Mystery surrounds reform of our laws on blasphemy
Why the Government has decided to reform Ireland's blasphemy laws is a bit of a mystery. Maybe the ostensible reason is the actual reason, namely to bring legislation into line with the Constitution and to take account of the Supreme Court decision of 1999 which said it was impossible to say "of what the offence of blasphemy consists".
Or maybe the Government was lobbied by a religious group. But who?
It's hard to believe it was any Christian group. When is the last time Christians in Ireland made a genuine song and dance about blasphemy, by which I mean, took to the streets in protest?
Maybe it was the Muslims who lobbied them, or perhaps the Government, aware that Muslims still take blasphemy very, very seriously, has decided to move to protect their sensibilities.
It could have been motivated, partly at least, by the likes of the Danish cartoon controversy of early 2006 when millions of Muslims the world over took to the streets in protest at the depiction of a Mohammed-like figure as a bomber and Danish exports to Muslim countries were badly hurt.
The Government could well be terrified at the prospect of something like that cartoon being printed here and Irish exports to the Muslim world being affected as a result.
The proposed new crime carries a juicy fine of up to €100,000.
Pat Rabbitte wants to reduce it to a maximum fine of €1,000, but a measly amount like that isn't going to make a newspaper think twice about printing an article Muslims might find offensive. A fine of €100,000 is a much bigger deterrent.
If this Bill passes into law, editors are going to have to think long and hard before printing an article by some hard-hitting columnist that Muslims mightn't like.
I have to confess to slightly mixed feelings about this Bill.
When the Danish cartoon controversy broke, I defended the magazine's right to print the cartoon, but on the other hand if I was the editor I probably wouldn't have published it because I feel you should show some minimal amount of respect for the religious beliefs of others.
On the other hand, it's a fact that many of the worst terrorist outrages of recent times have been committed in the name of Islam and the Danish cartoon probably wasn't depicting Mohammed but merely a generic Muslim in a turban -- the 'turban' in this case being a turban-shaped bomb.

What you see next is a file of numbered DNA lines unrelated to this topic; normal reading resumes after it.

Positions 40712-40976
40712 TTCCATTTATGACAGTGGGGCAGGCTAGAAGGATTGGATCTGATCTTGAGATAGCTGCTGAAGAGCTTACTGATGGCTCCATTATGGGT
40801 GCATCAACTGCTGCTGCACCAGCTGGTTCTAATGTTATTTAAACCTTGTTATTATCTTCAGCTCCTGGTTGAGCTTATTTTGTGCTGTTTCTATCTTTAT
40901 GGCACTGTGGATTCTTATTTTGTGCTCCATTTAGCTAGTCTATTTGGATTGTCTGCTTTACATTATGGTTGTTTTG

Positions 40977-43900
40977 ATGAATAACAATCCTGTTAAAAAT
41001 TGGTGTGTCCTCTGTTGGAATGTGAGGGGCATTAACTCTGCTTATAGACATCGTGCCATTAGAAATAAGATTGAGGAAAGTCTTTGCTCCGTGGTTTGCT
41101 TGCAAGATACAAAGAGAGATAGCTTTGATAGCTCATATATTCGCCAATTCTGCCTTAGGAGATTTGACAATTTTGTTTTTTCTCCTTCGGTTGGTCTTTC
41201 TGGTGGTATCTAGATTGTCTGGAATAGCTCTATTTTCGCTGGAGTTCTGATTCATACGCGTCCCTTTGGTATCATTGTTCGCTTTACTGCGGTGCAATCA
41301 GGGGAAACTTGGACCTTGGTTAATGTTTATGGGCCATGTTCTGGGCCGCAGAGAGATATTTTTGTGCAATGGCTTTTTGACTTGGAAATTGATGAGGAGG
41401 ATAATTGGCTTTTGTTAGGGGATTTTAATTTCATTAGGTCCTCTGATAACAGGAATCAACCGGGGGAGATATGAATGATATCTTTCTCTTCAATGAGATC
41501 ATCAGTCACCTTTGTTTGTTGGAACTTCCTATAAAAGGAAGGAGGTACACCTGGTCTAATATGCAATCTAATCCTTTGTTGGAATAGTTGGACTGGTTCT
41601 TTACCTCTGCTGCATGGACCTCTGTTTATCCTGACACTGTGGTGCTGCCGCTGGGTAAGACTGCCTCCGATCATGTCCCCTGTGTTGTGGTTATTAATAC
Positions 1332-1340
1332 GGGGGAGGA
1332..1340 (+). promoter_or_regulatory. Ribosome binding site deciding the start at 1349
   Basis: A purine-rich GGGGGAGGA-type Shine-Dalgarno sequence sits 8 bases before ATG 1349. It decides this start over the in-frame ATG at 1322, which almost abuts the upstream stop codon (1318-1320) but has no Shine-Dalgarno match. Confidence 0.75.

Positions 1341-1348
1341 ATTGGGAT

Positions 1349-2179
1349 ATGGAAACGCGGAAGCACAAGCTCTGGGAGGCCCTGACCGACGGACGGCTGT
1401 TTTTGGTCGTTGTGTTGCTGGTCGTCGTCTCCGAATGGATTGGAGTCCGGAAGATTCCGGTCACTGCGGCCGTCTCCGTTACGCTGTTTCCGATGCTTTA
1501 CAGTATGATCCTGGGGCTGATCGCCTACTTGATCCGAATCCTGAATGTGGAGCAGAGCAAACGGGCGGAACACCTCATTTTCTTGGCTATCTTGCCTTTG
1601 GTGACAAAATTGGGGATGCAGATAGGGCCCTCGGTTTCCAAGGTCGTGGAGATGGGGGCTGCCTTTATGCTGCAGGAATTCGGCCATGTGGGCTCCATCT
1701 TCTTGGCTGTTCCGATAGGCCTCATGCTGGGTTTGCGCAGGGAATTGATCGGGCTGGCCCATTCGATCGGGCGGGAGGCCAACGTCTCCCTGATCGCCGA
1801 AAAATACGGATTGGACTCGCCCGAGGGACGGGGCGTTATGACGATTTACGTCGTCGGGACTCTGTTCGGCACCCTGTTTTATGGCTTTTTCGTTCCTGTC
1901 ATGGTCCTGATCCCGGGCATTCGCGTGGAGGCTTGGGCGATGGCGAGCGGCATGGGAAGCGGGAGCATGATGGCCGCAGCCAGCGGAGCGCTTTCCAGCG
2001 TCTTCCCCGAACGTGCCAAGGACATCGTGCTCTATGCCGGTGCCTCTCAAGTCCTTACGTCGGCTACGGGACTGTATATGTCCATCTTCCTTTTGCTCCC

The number one objection to this Bill is the free-speech objection. But please, let's not hear liberals make this objection.
Modern liberals do not believe in unqualified free speech and shouldn't pretend otherwise.
In fact, apart from Muslims, there is no group in the Western world today trying to limit free speech more than liberals, or rather, left-liberals.
There are all manners of speech that the left would now like to see banned as 'hate-speech'.
Consider, for example, what happened to Kevin Myers last year when he wrote a very hard-hitting and polemical piece about aid to Africa.
Various immigrant support groups tried to have him charged with incitement to hatred.
No charges were ever laid against him, but the fact that they even tried says it all. The National Union of Journalists never came out in support of him, nor were petitions signed on his behalf by fellow journalists.
No one was asking his fellow journalists to agree with what he wrote, but hadn't they a duty to protest at the attempt to have him charged with incitement to hatred?
So much for Voltaire's oft-quoted dictum, 'I hate what you say, but I will defend to the death your right to say it'.
In Canada, there is now in place a system of 'human rights' commissions that actively hunt down anyone guilty of un-PC utterances. A pastor was fined and silenced for condemning the gay rights agenda as "wicked".
His freedom of speech has been completely set aside.
The columnist Mark Steyn and his publisher were hauled before another of these commissions over something Muslims deemed offensive. In the end, neither Steyn nor his publisher were fined, but a shot had been fired across their bows.
In Britain, they've done away with anti-blasphemy laws altogether but effectively replaced them with the Racial and Religious Hatred Act of 2006 which outlaws among other things, inciting hatred on the basis of someone's religion.
It'll be interesting to watch the left-wing reaction to this new Government Bill unfold over the next few weeks.
The left has no problem with religion-bashing, but it hates anyone bashing its favoured minority groups.
If it looks like this Bill is being introduced to protect Christianity, it will be fought tooth and nail in the name of free speech.
But if it looks like it's being brought in mainly to protect Muslims, they'll be in two minds because, in reality, the left is in two minds about free speech itself.